coffee, coloniality and capitalism
As we savour our ‘cuppa’ be reminded that the story of coffee is very much linked to colonial history and capitalism. As the story goes, coffee was first discovered by dancing goats of Kaldi in Ethiopia. Native to Africa this bean was extracted from its homeland and traded through the Middle East, Asia, and Europe before being taken to the Americas by European colonizers. Rising demand called for mass production, and most European settlers responded by establishing coffee-growing estates in their colonies. To minimise production costs and extract maximum profit, many of these estates exploited native labour and chattel enslavement of Africans to work on coffee plantations. It’s impossible to discuss the history of coffee without recognizing racism and the role of colonialism and slavery. Consider reading Max Havelaar or the Coffee Auctions of a Dutch Trading Company written in 1860 by Multatuli (pseudonym). Centred around coffee, it is a trenchant expose and polemical tract in taking on the colonial mercantile and capitalist system. This volume should be read alongside the very recent book of Prof Hilary Beckles How Britain Underdeveloped the Caribbean (2021). Coffee is linked to wealth extraction in the Caribbean and the Americas and the exploiting of native and chattel enslavement labour.
consuming public and interrogating fair trade
Whether, coffee, tea, cotton or sugar the value added to these products lies in the consuming country. For coffee the bulk of the profits are in the hands of those who (and the places they are located) roast, package, sell, and consume. As you smell the aroma and sip, ask yourself the question: from colonial time to now (even with fair-trade) how great is the change (if any)? The producers still export the raw commodity with no control over market and pricing. Extractive capitalist exploitation continues to rule as the ‘pricing’ is dictated from the consuming countries. What is interesting is to do your own research on why such brilliant quality coffee produced in a place like Honduras or Jamaica is hardly consumed locally, that the people there cannot afford to drink it?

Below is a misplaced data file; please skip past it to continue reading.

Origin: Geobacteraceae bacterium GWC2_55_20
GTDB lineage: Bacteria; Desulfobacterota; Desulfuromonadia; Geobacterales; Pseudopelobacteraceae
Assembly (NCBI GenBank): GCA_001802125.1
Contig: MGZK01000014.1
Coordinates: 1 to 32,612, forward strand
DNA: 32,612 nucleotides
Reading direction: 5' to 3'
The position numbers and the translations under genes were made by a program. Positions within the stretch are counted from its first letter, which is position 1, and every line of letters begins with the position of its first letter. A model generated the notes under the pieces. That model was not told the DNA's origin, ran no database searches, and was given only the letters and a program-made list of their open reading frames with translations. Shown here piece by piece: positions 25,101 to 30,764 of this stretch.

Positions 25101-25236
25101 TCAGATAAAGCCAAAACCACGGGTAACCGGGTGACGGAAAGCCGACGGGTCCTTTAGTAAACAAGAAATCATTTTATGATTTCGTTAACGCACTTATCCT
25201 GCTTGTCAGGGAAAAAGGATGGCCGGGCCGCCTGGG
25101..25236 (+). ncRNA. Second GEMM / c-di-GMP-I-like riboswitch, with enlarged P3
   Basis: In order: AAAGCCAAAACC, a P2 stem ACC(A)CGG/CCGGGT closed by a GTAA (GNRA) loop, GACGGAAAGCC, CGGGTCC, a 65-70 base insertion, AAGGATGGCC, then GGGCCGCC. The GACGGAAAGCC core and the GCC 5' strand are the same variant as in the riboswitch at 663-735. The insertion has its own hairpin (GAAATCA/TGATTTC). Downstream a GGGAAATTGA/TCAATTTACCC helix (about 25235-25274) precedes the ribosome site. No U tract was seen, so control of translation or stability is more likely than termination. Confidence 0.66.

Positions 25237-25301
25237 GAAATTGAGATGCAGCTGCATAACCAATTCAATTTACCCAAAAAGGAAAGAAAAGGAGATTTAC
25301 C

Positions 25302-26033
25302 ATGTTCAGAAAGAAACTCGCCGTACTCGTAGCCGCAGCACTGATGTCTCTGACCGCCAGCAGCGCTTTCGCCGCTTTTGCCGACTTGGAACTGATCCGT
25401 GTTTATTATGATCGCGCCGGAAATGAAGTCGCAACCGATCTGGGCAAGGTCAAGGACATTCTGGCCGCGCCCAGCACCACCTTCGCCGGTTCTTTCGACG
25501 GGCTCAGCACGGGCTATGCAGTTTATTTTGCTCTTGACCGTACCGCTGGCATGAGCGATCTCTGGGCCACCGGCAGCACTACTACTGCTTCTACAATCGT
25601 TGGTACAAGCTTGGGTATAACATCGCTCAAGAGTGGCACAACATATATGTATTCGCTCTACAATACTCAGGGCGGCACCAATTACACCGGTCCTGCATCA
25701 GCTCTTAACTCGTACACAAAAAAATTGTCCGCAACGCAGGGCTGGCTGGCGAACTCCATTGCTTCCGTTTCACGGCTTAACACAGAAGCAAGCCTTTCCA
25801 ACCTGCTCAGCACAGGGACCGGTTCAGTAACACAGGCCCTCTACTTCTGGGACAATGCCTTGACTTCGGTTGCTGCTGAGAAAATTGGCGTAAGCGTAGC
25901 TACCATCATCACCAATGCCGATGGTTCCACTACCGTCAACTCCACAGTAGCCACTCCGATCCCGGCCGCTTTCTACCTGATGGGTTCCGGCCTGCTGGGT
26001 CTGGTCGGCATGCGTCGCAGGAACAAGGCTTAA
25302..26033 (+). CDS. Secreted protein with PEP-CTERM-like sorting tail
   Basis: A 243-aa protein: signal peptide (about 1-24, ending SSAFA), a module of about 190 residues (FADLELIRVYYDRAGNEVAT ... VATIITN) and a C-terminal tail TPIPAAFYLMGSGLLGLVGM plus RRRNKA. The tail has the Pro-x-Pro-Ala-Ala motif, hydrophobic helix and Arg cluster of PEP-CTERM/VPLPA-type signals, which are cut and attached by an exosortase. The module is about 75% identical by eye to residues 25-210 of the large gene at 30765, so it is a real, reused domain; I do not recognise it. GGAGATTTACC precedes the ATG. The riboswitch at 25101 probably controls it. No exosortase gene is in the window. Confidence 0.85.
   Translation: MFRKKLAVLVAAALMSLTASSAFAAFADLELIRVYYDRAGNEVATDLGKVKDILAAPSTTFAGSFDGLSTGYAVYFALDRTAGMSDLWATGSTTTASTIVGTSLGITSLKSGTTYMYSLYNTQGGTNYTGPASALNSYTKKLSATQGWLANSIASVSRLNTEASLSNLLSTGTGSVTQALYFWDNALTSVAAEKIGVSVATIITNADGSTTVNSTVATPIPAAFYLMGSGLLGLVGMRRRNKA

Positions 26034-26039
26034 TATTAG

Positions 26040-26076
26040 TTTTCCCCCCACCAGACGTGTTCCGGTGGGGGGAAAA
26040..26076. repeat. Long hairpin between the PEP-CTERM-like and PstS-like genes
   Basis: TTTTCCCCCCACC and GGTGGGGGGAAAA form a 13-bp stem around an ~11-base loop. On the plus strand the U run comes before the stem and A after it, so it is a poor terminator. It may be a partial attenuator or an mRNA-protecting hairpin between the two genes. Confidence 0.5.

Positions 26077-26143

While fair-trade may be an attempt to break the pattern, we should also ask critical questions of the model and other efforts. Mills and exporters may become located in countries that produce coffee but do investigate where ownership lies. Is it the case that the producers/growers would enjoy more income when prices rise? And do not forget to pay heed to high interest-rate from borrowing/ taking loans to ensure the viability of their (the local producers) livelihood? And ask whether the extra we pay for fair-trade coffee benefit the people who harvest the beans (the workers) or the grower/producer? The ’extractive capitalist’ model has many (dis)ingenious ways to plunder and recolonise. I used to joke with my Dutch friends that to start a coup in the Netherlands, one had to only ban coffee and coffee breaks. I was reminded of this by a recent piece noting that we should consider why employers give us free doses of caffeine at workplace, with space, place, and time to enjoy. Is it because they love and value us? Not really. They have calculated the cost: with our ‘coffee fix’ they can and will extract more from us. So sip wisely and justly with eyes, ears, and minds very wide open.
© caribleaper March 2022